Old 27th October 2011
  #5
Gear maniac
 

hmmm....I am going to post logical responses to your positions although I may not completely agree with what I am going to say but just for arguments sake I will take the other side of your position.

1) 8" speakers are a horror in a small room due to standing waves - 5-6'' are preferred.
I propose 8" for rooms from 15 m2 and larger due to less constrained and deeper bass (the audeince there is a hip-hop crowd). My reasons are that 5-6'' will still excite midbass modes so one extra 40-60 Hz mode from 8" is not such a horror considering the horror that will most probably exist in the midbass range already form 5-6'' speakers.

*Speaker size does not necessarily effect frequency response, there are other factors like crossover design, and voice coil design that do. Is the room "sound proofed" that will also effect the room mode.
Larger drivers really just mean that they move more air. There are 6" speakers that can go as low as 8" ones. So is driver size really the problem?

2) some room is required for bass to develope.
My "busting myth" reasons - take any headphones - there is bass. It is a different matter that small rooms with massive rigid walls do not support enogh low modes. A local guru disputed this by:" read Newell and google Missing Fumdamental effect" for bass in headphones, which is obviously stupid since the bass fundamentals such low as 40-30 Hz can be and are measured in headphones.

*I think a 200hz tone is 2 feet long (or something like that). Obviously if you enclose your ear, the follicles that interpret sound do not need as much space to interpret it because you are taking away the factor of vibrating all the air in the room.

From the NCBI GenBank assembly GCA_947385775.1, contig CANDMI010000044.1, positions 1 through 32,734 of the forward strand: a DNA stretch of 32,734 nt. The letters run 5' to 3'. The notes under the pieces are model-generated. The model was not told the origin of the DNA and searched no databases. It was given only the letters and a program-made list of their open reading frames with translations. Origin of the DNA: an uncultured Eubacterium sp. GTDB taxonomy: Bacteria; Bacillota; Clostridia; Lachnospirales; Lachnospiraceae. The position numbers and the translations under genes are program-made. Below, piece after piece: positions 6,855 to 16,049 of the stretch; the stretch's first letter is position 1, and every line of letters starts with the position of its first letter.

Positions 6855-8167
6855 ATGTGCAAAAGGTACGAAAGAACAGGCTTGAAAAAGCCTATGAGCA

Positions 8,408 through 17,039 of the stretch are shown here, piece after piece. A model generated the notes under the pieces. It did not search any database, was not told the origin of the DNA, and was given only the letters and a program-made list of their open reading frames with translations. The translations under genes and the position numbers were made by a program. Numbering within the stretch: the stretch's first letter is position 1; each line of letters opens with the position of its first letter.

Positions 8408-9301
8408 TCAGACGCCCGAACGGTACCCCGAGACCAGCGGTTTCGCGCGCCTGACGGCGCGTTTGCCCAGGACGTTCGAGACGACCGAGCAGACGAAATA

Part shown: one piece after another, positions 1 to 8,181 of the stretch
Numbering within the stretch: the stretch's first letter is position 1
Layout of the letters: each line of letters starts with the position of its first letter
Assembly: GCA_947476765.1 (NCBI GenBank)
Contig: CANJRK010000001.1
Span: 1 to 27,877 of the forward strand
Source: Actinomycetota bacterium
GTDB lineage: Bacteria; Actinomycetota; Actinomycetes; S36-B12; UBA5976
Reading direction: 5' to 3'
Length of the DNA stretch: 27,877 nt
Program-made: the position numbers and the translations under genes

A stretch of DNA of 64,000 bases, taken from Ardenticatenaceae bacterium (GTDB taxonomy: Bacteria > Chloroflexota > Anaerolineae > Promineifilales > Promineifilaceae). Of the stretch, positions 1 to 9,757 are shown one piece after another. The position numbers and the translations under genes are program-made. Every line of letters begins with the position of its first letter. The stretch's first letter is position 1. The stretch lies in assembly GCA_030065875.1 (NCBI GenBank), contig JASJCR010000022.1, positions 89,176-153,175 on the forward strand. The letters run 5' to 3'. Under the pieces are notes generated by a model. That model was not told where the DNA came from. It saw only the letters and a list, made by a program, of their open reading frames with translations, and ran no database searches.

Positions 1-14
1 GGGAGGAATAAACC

3) foam pyramides\carpet\eggcraves are good to treat the room as general absorbers\ for early reflections.
My reasons - they are not good at least, and rather harmful.
They only absorb some (narrow) High\Mids ranges though leave low-mids and bass untouched - the room gets imbalanced more than it was before the "treatment" - a dull booming\nulling room will be what we will get as a result.

What if the problem is in the high/mid frequencies? Wouldn't some well place absorption help in this case?

4) One can evaluate different speakers in different rooms or in one room in different placements.
My reason is that room\speaker in a given spot in a room is a system, and moving speakers a step in any direction in a room will yield a unique response highly affected by the room.
So one cannot say speaker A of a given size\design has more bass than speaker B of the same size\design - I listened to A in a room X in the corner, while I listened to B while standing in a middle of room Y.

There really is no argument against this, since the room and the room placement is a major factor in its sound you probably want to compare monitors in the same room in relatively the same positioning.

5) rear-ported speakers cannot be placed relatively close to a wall.
My reasons - as long as some decent distance (like 4-8'') for free air travelling from the port is left between the wall and a port - it does not matter whether it is a rear-ported or a front-ported speaker in terms of time alignment\resonances\spectral balance since the wave length of the frequencies at which port works is well above 3 meters long.

*Why do we put bass traps in the corners? Because there are 2 walls near to each other. and each wall is a major factor in room modes....so pumping air directly into the corner seems problematic. In speaker design rear ports are usually done to exaggerate bass response.

I find your positions interesting (and I pretty much agree with them). Why they would not be able to accept your points # 3 and 4 confuses me (there is no real argument against them). Although I actually do think that proper absorption can be handy if used sparingly and properly (which is rarely the case).
#6
27th October 2011
Old 27th October 2011